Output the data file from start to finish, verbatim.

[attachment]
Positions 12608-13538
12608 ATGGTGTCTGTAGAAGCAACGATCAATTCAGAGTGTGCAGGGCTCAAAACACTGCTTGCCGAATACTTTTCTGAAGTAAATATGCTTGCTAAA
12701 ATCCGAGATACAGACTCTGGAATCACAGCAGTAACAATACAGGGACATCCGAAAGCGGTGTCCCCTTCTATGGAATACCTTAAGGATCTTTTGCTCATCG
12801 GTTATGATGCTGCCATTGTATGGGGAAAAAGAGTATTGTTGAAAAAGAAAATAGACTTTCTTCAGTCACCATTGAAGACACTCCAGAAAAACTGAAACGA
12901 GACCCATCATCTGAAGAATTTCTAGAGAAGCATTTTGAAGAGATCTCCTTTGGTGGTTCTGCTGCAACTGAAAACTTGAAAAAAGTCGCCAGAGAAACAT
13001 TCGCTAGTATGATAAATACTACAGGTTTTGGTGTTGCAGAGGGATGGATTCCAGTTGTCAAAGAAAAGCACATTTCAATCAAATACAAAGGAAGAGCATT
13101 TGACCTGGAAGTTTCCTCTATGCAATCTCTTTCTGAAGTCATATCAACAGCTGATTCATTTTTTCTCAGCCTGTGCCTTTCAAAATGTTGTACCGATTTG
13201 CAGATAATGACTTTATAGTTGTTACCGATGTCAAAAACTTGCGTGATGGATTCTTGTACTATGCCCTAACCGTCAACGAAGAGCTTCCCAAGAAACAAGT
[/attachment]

Positions 12608-13538
12608 ATGGTGTCTGTAGAAGCAACGATCAATTCAGAGTGTGCAGGGCTCAAAACACTGCTTGCCGAATACTTTTCTGAAGTAAATATGCTTGCTAAA
12701 ATCCGAGATACAGACTCTGGAATCACAGCAGTAACAATACAGGGACATCCGAAAGCGGTGTCCCCTTCTATGGAATACCTTAAGGATCTTTTGCTCATCG
12801 GTTATGATGCTGCCATTGTATGGGGAAAAAGAGTATTGTTGAAAAAGAAAATAGACTTTCTTCAGTCACCATTGAAGACACTCCAGAAAAACTGAAACGA
12901 GACCCATCATCTGAAGAATTTCTAGAGAAGCATTTTGAAGAGATCTCCTTTGGTGGTTCTGCTGCAACTGAAAACTTGAAAAAAGTCGCCAGAGAAACAT
13001 TCGCTAGTATGATAAATACTACAGGTTTTGGTGTTGCAGAGGGATGGATTCCAGTTGTCAAAGAAAAGCACATTTCAATCAAATACAAAGGAAGAGCATT
13101 TGACCTGGAAGTTTCCTCTATGCAATCTCTTTCTGAAGTCATATCAACAGCTGATTCATTTTTTCTCAGCCTGTGCCTTTCAAAATGTTGTACCGATTTG
13201 CAGATAATGACTTTATAGTTGTTACCGATGTCAAAAACTTGCGTGATGGATTCTTGTACTATGCCCTAACCGTCAACGAAGAGCTTCCCAAGAAACAAGT